The Cutty Sark in Greenwich, London, England, for its 150th anniversary
© Grant Rooney Premium/Alam
The Cutty Sark turns 150
We're featuring the Cutty Sark in today's image to mark the 150th anniversary of its launching on November 22, 1869. Built for speed, the Cutty Sark began its abbreviated career as a tea clipper racing across oceans 'at a clip' (hence the designation 'clipper ship') to deliver the season's first tea harvest from China to England. While at times considered one of the fastest ships in the world, the Cutty Sark’s practical use as a cargo ship was ending almost as soon as it was launched. That's because steamships using the much shorter route through the newly opened Suez Canal were able to deliver the highly anticipated tea harvest faster and more cheaply. In 1883, the Cutty Sark began hauling wool from Australia, but within 10 years steamships also disrupted this business.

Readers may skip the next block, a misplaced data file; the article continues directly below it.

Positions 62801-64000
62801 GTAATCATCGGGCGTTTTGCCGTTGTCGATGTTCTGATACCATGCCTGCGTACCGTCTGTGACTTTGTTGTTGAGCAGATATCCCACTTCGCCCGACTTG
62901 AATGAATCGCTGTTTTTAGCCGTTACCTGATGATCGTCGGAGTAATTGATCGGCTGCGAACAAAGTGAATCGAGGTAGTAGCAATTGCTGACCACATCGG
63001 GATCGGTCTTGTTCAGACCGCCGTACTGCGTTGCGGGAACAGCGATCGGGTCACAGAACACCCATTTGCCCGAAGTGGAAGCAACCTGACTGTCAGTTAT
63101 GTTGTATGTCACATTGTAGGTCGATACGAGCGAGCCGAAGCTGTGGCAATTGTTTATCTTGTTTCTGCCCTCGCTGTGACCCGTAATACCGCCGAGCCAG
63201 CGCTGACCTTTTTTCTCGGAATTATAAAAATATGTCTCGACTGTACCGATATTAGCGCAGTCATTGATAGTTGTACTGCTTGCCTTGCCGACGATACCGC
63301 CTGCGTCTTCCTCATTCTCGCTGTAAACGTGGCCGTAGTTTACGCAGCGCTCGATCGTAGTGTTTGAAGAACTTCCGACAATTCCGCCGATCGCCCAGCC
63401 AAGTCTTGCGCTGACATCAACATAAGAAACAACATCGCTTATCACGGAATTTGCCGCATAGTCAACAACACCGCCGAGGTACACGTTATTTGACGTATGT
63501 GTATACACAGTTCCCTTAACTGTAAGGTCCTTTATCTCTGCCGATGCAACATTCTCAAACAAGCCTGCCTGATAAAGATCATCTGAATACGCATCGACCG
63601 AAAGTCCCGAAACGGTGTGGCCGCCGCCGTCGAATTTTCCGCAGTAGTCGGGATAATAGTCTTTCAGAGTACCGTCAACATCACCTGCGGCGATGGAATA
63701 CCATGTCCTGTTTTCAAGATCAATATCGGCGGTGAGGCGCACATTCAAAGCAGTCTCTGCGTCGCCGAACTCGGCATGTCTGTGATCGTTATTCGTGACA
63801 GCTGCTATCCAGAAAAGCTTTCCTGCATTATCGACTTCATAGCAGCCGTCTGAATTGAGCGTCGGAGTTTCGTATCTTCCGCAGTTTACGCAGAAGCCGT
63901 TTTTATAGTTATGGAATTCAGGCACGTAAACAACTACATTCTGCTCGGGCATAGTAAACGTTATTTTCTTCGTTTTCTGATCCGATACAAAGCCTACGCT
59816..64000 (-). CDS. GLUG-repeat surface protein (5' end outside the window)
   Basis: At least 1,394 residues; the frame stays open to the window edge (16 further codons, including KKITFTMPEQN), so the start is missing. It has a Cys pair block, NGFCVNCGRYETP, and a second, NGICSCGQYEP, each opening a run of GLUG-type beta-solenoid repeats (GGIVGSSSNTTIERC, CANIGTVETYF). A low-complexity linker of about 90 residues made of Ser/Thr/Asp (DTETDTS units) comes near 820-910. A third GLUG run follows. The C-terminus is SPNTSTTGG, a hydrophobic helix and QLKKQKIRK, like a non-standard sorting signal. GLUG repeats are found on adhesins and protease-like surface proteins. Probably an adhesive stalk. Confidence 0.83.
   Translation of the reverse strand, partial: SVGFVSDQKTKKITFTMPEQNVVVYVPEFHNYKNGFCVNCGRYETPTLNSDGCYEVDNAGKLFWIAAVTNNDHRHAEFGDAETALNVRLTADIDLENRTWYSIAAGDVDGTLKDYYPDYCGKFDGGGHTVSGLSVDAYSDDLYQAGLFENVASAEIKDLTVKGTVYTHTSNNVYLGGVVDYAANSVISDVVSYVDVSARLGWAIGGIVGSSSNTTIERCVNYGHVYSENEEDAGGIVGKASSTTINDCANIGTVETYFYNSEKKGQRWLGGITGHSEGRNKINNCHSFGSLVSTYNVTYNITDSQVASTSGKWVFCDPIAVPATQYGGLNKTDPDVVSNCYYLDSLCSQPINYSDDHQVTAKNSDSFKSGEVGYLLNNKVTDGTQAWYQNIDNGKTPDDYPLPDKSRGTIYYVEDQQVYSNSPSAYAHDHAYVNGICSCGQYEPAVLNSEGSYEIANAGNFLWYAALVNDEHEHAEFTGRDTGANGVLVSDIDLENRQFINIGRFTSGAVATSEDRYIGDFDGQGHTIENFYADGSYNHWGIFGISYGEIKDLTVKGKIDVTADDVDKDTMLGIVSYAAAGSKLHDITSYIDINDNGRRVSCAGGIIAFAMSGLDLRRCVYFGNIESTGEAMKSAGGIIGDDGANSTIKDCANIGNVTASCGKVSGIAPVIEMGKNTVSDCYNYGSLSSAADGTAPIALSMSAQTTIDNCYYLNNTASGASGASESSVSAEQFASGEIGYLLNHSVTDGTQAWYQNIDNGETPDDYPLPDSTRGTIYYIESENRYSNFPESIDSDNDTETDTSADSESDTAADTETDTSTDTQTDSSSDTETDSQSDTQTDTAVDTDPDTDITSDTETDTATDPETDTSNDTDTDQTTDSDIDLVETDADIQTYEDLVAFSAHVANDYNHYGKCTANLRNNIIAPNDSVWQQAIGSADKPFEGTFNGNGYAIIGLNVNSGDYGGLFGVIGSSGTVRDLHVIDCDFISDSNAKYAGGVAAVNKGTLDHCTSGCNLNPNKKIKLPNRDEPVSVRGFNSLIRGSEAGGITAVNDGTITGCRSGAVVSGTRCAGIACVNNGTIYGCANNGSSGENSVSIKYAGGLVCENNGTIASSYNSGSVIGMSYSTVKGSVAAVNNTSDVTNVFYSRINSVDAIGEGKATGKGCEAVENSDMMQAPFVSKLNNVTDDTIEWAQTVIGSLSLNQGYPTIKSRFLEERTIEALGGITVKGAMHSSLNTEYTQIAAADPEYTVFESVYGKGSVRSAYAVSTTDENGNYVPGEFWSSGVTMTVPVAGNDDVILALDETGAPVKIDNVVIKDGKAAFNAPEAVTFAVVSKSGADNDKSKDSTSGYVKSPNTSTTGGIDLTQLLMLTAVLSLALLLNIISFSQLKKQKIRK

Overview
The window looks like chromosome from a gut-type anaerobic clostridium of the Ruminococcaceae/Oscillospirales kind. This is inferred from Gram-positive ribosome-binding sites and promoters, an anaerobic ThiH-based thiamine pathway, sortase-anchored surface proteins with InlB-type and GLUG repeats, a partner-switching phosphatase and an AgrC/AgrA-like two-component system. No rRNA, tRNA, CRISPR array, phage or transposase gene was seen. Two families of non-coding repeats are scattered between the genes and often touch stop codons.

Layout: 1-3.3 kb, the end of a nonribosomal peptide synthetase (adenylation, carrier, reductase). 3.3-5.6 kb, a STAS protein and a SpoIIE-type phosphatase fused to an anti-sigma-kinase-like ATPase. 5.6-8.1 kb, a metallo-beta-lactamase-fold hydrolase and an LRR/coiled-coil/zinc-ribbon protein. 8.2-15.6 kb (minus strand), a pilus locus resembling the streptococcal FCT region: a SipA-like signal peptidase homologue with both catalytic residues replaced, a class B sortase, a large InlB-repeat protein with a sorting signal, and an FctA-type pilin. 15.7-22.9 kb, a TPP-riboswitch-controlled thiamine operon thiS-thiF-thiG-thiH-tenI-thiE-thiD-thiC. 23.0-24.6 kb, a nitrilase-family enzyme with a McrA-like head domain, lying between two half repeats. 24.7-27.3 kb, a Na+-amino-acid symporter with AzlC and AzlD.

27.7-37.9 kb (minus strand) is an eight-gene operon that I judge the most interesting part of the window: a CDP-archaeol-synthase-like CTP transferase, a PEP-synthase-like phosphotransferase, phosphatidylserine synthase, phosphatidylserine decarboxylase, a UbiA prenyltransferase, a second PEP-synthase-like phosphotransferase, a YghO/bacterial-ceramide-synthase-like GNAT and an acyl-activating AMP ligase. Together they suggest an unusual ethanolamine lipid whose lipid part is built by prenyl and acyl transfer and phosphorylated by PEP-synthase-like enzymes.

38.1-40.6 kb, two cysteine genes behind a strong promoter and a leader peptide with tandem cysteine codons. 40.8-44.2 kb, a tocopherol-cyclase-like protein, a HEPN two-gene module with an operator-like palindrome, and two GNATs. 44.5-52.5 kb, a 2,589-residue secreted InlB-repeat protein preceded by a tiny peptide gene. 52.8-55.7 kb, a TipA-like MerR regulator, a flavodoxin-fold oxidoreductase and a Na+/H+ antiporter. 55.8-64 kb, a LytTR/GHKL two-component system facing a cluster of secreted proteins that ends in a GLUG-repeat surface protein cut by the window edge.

By 1922, the Cutty Sark was the last clipper ship still in use when it was sold to Wilfred Dowman, who had it restored and turned into a cadet training ship. In 1954, it was docked at Greenwich, England, restored again, and opened to the public. The ship was closed again for the Cutty Sark Conservation Project in 2006 but was damaged by a fire the following year. Fortunately, the original masts and many planks were in storage at the time and the Cutty Sark was able to reopen, fully restored, in 2012, with most of the original features still intact. Today, visitors to the Royal Museums Greenwich can explore all facets of this one-time pinnacle of sailing technology, which is part of Maritime Greenwich, a UNESCO World Heritage Site.